NOAA scientists contribute to WMO report on COVID-19 and air quality

NOAA scientists contribute to WMO report on COVID-19 and air quality

September 14, 2021

Human-caused emissions of air pollutants fell during last year's COVID-19 economic slowdowns, improving air quality in some parts of the world, while wildfires and sand and dust storms in 2020 worsened air quality in other places, according to a new report from the World Meteorological Organization (WMO). The report's authors included scientists from two National Oceanic and Atmospheric Administration (NOAA) laboratories.

Owen Cooper with NOAA Chemical Sciences Laboratory (CSL) is lead editor of the first edition of the WMO Air Quality and Climate Bulletin, which was released on September 3, and Irina Petropavlovskikh with NOAA Global Monitoring Laboratory (GML) is a co-author. NOAA also provided long-term ozone monitoring data from atmospheric baseline observatories in Barrow, Alaska; Mauna Loa, Hawaii; and South Pole, Antarctica.

The bulletin highlights the connections between air quality and climate change, including how persistent weather patterns amplified 2020 wildfire conditions, leading to increased regional-scale particulate matter pollution; the impact of COVID-19 travel restrictions on air quality worldwide; and estimates of human mortality due to long-term exposure to ozone and particulate matter pollution. The launch of the report coincides with the United Nations International Day of Clean Air for Blue Skies.

"Climate change, caused by the accumulation of greenhouse gases in the atmosphere, is happening on a decades-long timescale and is driving environmental changes worldwide," the authors wrote. "The impacts of air pollutants including ozone and particulate matter occur near the surface, on timescales of days to weeks and across spatial scales ranging from local to regional. Despite these differences, air quality and climate change are strongly interconnected." For example, human activities that release long-lived greenhouse gases into the atmosphere can also increase concentrations of shorter-lived ozone and particulate matter in the atmosphere.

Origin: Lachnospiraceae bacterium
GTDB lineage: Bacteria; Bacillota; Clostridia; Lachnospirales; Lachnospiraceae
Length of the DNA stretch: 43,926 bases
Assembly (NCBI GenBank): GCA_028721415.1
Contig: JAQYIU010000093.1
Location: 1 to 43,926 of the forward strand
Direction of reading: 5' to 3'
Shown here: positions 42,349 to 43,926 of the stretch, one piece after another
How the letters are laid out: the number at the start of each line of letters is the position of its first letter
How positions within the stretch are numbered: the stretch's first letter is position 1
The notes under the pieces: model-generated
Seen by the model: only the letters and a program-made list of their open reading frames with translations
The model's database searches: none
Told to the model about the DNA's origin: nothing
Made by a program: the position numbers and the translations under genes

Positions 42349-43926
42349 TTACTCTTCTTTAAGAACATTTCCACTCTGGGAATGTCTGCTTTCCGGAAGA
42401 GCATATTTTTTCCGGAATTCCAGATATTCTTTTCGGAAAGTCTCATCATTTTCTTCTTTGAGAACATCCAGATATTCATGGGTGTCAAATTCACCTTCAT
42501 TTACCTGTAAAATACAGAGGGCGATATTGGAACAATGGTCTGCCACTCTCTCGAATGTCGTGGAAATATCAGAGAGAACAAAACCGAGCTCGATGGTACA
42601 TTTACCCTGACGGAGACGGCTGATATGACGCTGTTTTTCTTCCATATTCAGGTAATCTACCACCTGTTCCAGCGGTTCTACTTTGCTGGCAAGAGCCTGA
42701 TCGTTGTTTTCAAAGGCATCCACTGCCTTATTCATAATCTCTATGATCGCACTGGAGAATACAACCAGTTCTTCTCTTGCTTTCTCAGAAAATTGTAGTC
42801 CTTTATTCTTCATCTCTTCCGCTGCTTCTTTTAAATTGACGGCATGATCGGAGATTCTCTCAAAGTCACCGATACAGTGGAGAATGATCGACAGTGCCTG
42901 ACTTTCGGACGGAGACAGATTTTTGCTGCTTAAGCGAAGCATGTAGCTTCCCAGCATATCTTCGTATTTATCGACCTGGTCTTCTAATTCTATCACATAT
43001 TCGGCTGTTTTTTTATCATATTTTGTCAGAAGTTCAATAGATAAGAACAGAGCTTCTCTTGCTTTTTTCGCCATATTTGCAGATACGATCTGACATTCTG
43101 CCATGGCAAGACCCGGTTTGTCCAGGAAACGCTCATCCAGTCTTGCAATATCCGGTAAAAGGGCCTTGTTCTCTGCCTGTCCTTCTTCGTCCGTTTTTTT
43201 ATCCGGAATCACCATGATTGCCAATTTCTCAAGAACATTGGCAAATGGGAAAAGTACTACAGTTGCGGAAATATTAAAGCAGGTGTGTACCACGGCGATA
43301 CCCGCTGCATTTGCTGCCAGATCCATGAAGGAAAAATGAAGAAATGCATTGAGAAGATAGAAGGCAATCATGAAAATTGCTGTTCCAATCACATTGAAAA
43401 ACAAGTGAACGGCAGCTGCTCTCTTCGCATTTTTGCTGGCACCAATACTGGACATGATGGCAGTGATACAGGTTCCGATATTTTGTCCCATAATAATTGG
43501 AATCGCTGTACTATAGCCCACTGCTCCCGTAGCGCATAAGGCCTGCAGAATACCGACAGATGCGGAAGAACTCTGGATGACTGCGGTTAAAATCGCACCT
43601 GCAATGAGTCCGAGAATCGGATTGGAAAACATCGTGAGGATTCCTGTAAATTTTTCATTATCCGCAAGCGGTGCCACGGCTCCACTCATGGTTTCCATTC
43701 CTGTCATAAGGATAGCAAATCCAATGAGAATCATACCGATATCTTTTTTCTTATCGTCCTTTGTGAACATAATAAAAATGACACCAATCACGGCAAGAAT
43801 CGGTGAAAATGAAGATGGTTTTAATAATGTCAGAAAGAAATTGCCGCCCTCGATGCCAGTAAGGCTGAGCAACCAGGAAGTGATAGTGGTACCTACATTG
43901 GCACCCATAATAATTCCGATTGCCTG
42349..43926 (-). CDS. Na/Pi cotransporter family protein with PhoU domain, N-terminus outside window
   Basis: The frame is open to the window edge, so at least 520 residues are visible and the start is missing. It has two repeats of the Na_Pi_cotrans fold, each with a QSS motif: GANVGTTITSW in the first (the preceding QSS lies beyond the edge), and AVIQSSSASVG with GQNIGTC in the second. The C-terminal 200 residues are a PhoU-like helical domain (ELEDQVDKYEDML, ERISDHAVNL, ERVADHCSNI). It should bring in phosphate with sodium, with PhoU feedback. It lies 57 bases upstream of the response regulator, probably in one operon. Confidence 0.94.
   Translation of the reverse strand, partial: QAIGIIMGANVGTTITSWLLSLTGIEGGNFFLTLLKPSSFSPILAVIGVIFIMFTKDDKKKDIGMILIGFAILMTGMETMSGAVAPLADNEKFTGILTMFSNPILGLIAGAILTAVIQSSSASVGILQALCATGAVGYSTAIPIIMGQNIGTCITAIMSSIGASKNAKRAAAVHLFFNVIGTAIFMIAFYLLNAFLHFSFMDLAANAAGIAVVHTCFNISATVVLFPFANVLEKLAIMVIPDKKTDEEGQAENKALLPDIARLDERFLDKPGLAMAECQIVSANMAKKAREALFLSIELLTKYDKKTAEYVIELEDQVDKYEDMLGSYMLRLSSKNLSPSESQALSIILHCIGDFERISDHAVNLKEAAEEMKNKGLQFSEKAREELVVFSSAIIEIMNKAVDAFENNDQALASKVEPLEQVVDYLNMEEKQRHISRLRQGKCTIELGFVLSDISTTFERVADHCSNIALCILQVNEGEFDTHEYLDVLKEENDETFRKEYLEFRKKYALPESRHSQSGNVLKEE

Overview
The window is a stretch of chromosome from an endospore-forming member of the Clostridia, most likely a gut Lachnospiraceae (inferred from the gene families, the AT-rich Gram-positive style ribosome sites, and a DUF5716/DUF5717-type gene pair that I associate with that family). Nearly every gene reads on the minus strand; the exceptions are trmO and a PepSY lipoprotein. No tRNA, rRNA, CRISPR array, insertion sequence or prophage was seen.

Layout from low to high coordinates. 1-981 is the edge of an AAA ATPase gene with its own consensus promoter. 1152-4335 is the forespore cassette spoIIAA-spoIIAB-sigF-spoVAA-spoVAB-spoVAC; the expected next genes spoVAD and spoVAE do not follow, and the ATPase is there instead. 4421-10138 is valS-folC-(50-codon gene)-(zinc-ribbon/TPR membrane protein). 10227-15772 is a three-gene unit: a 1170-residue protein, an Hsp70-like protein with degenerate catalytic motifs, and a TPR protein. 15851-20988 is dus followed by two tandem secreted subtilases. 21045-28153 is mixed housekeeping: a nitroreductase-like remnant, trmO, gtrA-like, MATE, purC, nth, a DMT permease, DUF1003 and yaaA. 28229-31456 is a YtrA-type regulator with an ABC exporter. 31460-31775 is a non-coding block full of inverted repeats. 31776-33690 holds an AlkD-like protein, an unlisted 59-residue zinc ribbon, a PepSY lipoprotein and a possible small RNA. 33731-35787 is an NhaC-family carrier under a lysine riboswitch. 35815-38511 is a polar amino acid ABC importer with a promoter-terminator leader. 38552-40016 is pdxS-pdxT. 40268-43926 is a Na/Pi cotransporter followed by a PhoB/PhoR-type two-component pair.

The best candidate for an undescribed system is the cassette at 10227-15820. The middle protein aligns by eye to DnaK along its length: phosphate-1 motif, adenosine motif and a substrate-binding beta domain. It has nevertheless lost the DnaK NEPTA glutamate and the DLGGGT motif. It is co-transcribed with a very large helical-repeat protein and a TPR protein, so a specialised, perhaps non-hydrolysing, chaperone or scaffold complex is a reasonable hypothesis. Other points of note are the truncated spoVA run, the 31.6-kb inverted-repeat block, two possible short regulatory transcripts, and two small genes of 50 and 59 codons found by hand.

According to the new report, the 2020 wildfire season was marked by extreme fires in Siberia and the western U.S., exacerbated by persistent weather patterns that produced hot and dry conditions, including a historic high-latitude heatwave in Siberia. Fires in the U.S. contributed to unhealthy levels of air pollution affecting 20–50 million people in the West and in regions downwind of the fires.

By contrast, COVID-19 pandemic triggered worldwide travel restrictions that reduced emissions of many air pollutants in 2020, although impacts on ground and atmospheric levels of ozone, particulate matter, and other pollution varied widely. The report concluded that average PM2.5 concentrations decreased by 30% to 40% during the most stringent restrictions in 2020 compared with the same periods in 2015-2019, although PM2.5 increased in some places because of long-range transport of African dust and/or biomass burning.

Changes in ozone concentrations also varied greatly across urban areas, ranging from no overall change to small increases, as was the case for Europe, and larger increases in East Asia and South America. The report notes that the ozone response is complicated, with preliminary results showing unusual ozone decreases of 10 to 15 percent in rural regions of Europe during summer.

The bulletin also summarizes the latest estimates, from the 2019 Global Burden of Disease report published in The Lancet, of human mortality due to long-term exposure to outdoor ozone and particulate matter pollution. According to that assessment, global mortality increased from 2.3 million in 1990 (91% due to particulate matter, 9% due to ozone) to 4.5 million in 2019 (92% due to particulate matter, 8% due to ozone).

WMO will issue this report annually, with updates on the state of air quality and its connections to climate change.

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